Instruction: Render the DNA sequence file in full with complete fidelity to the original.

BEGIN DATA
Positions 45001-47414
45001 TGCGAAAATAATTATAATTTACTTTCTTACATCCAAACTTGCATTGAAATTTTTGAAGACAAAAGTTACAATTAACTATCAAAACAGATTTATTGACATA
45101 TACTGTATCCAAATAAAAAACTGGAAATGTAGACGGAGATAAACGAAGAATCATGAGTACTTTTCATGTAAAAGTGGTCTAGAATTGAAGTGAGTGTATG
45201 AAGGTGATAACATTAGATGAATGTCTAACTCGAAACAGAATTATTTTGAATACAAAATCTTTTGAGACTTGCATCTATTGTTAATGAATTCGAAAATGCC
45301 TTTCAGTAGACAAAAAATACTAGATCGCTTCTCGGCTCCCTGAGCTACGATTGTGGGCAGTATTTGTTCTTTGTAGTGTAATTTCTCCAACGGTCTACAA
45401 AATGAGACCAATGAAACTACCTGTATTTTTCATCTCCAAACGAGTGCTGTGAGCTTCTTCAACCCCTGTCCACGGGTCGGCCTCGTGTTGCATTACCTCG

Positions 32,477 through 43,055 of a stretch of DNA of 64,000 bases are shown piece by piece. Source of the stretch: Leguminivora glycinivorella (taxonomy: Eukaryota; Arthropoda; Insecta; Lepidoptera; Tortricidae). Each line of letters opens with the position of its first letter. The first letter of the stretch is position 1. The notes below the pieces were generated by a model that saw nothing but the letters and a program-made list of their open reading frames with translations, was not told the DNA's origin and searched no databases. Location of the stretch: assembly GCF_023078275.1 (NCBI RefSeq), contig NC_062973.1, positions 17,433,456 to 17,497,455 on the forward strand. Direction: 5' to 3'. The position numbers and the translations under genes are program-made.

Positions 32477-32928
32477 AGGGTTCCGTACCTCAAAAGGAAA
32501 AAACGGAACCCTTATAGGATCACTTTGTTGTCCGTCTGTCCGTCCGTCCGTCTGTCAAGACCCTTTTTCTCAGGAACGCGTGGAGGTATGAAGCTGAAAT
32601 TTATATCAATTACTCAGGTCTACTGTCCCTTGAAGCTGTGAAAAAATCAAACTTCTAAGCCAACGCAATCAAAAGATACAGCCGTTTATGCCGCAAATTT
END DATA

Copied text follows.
Positions 45001-47414
45001 TGCGAAAATAATTATAATTTACTTTCTTACATCCAAACTTGCATTGAAATTTTTGAAGACAAAAGTTACAATTAACTATCAAAACAGATTTATTGACATA
45101 TACTGTATCCAAATAAAAAACTGGAAATGTAGACGGAGATAAACGAAGAATCATGAGTACTTTTCATGTAAAAGTGGTCTAGAATTGAAGTGAGTGTATG
45201 AAGGTGATAACATTAGATGAATGTCTAACTCGAAACAGAATTATTTTGAATACAAAATCTTTTGAGACTTGCATCTATTGTTAATGAATTCGAAAATGCC
45301 TTTCAGTAGACAAAAAATACTAGATCGCTTCTCGGCTCCCTGAGCTACGATTGTGGGCAGTATTTGTTCTTTGTAGTGTAATTTCTCCAACGGTCTACAA
45401 AATGAGACCAATGAAACTACCTGTATTTTTCATCTCCAAACGAGTGCTGTGAGCTTCTTCAACCCCTGTCCACGGGTCGGCCTCGTGTTGCATTACCTCG

Positions 32,477 through 43,055 of a stretch of DNA of 64,000 bases are shown piece by piece. Source of the stretch: Leguminivora glycinivorella (taxonomy: Eukaryota; Arthropoda; Insecta; Lepidoptera; Tortricidae). Each line of letters opens with the position of its first letter. The first letter of the stretch is position 1. The notes below the pieces were generated by a model that saw nothing but the letters and a program-made list of their open reading frames with translations, was not told the DNA's origin and searched no databases. Location of the stretch: assembly GCF_023078275.1 (NCBI RefSeq), contig NC_062973.1, positions 17,433,456 to 17,497,455 on the forward strand. Direction: 5' to 3'. The position numbers and the translations under genes are program-made.

Positions 32477-32928
32477 AGGGTTCCGTACCTCAAAAGGAAA
32501 AAACGGAACCCTTATAGGATCACTTTGTTGTCCGTCTGTCCGTCCGTCCGTCTGTCAAGACCCTTTTTCTCAGGAACGCGTGGAGGTATGAAGCTGAAAT
32601 TTATATCAATTACTCAGGTCTACTGTCCCTTGAAGCTGTGAAAAAATCAAACTTCTAAGCCAACGCAATCAAAAGATACAGCCGTTTATGCCGCAAATTT